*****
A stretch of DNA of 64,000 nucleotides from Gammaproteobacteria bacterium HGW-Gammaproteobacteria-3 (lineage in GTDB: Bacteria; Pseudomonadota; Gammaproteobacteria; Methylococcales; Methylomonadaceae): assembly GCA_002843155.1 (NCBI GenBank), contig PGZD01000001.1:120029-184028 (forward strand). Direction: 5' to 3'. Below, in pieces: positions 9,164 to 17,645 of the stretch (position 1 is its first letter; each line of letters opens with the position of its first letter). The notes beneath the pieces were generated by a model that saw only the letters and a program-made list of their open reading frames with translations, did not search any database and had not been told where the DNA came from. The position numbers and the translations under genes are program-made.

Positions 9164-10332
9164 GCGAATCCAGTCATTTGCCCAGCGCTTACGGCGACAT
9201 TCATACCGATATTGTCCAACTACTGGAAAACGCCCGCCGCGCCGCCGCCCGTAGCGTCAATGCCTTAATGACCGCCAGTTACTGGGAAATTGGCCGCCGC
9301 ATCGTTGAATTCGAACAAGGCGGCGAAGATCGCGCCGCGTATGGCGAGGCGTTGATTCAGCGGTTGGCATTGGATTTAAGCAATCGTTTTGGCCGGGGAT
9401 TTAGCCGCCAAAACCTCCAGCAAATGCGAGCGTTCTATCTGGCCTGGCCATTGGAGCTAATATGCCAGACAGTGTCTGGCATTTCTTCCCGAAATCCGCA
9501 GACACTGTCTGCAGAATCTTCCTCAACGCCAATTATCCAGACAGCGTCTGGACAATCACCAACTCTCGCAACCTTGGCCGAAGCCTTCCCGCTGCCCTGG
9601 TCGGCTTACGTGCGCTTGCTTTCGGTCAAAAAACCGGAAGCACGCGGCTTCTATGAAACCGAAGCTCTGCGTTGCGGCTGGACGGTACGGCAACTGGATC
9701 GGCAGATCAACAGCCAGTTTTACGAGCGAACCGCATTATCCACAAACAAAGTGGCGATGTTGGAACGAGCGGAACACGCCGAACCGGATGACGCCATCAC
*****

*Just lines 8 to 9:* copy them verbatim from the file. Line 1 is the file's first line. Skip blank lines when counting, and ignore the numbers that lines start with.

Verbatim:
9601 TCGGCTTACGTGCGCTTGCTTTCGGTCAAAAAACCGGAAGCACGCGGCTTCTATGAAACCGAAGCTCTGCGTTGCGGCTGGACGGTACGGCAACTGGATC
9701 GGCAGATCAACAGCCAGTTTTACGAGCGAACCGCATTATCCACAAACAAAGTGGCGATGTTGGAACGAGCGGAACACGCCGAACCGGATGACGCCATCAC